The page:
A Note from the Compiler

  About 20 years ago, when my mother moved out of her home and into a limited care facility, she gave me a box filled with family data: an old family Bible, old photographs, a couple of handwritten family genealogies, old mementos dating back to the Civil War era, and odd scraps of paper relating to assorted ancestors. This box sat neglected in the bottom of an old chest of drawers until the year 2000 , when, out of curiosity, I dragged it out and started rummaging through the debris of the past. One thing led to another. I started roaming the internet seeking information. Genealogical sections of local and regional libraries were searched. E-mails were sent to known relatives. Queries were posted on genealogical bulletin boards. And the information began to pile up. To organize all this incoming data, I purchased a piece of software for my Mac (Reunion 7) and started to organize the ancestral links and connections.

For most of this information I am deeply indebted to those researchers, living and dead, who have preceeded me in their genealogical quest. Little of the information is a result of my own original research. The basic information about our "original" American ancestor, William Wright, and many of his descendants was done by the Wright researcher, William "Bill" Wright, who currently resides in Texas. Robert L. Wright, who currently resides in Ohio and near the ancestral lands of our common ancestor, John Wright and Margaret McKittrick, has researched that line and recorded much on-site information from cemetary tomestones. Also, much of the Wright lineage descending from John Wright and Margaret McKittrick was done by Rev. Wellington Wright and and William Wright early in the 20th century. That information (and other tid bits of genealogical information) I inherited from Wirt M. Wright, my grandfather. What I, personally, have to contribute are small bits and pieces of information gleaned from my Family Bible, assorted memorabilia from the past, and my wanderings along the winding pathways of the Internet.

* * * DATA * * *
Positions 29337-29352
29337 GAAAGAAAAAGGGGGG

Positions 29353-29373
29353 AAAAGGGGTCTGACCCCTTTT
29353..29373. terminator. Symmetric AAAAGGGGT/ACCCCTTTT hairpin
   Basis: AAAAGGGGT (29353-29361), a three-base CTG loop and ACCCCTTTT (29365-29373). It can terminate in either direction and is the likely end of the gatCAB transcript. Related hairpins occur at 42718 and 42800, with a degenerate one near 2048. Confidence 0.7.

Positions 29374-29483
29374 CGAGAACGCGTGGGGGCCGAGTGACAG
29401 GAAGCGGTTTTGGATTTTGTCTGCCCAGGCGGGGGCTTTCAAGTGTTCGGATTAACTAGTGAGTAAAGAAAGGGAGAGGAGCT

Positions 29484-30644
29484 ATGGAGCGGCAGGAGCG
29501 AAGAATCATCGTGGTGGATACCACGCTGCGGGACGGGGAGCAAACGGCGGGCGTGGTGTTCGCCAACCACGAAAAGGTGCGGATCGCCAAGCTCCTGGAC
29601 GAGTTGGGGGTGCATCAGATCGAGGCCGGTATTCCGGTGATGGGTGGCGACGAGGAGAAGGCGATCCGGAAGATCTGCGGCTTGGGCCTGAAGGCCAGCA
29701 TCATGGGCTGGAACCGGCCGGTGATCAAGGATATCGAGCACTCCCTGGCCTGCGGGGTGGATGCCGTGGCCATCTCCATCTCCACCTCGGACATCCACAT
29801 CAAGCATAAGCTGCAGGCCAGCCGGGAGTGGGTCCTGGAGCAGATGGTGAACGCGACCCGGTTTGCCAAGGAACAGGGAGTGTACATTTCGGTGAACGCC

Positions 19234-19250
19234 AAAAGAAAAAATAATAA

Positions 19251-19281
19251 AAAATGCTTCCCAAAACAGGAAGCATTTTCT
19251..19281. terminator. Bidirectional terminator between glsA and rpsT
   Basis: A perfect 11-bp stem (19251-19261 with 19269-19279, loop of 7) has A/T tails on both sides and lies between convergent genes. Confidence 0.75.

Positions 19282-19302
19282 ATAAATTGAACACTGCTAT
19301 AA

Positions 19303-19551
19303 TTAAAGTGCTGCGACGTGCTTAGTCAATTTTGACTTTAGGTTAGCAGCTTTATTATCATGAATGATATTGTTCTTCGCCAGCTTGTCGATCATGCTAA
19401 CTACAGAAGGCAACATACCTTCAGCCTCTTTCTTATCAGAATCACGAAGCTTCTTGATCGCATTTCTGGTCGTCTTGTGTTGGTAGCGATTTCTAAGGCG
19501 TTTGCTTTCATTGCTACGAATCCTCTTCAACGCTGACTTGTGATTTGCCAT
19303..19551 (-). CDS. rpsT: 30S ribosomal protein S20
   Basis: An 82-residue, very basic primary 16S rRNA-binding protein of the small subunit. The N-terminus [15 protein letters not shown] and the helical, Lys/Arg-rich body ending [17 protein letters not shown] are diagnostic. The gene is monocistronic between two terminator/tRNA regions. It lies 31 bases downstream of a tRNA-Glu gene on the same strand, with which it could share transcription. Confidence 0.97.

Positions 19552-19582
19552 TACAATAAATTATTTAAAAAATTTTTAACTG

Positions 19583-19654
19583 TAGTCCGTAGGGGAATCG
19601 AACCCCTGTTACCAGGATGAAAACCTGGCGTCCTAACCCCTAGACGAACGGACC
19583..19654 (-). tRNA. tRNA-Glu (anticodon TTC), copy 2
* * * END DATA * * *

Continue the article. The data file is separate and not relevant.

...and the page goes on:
Being an educator most of my life, I have been convinced that making connections is the basic goal of knowledge. Whether it is in biology, physics, literature, or genealogy, making connections with bits of data and constructing a "big picture" is what gives us our basic world view. My search for ancestors has connected me to history as nothing has before. To know, for example, that I had a great-grandfather who served in the 47th Illinois Regiment during the Great Rebellion has brought Civil War history alive to me. Or that the Wright Clan has Scots-Irish roots has stimulated my interest in Scottish and Irish history. It's not all about "blood" or "genes." After 10-15 generations the gene pool is so diluted that it's largely meaningless anyway, but it is the knowledge that we have historical connections to each other as "family." And, of course, the more one delves into ancestral connections, the wider the circle of inclusion, and the more one is convinced that all humanity (and all life) is interconnected. That these characters of the past now live in my heart and imagination has become important to me. I would like to honor their lives by passing on to you what I and others know about them.

  I invite any and all of the living descendants named (and unnamed) in this web site to share with me any information about themselves or their ancestors. And please correct me if my information is wrong. If anyone would like to know the sources for my information about a particular family group, I will gladly comply.

   I am Richard W. Wright, son of Donald Graham Wright and Ruth Doris Watenpaugh. My E-mail address is:

  I invite your comments and corrections.


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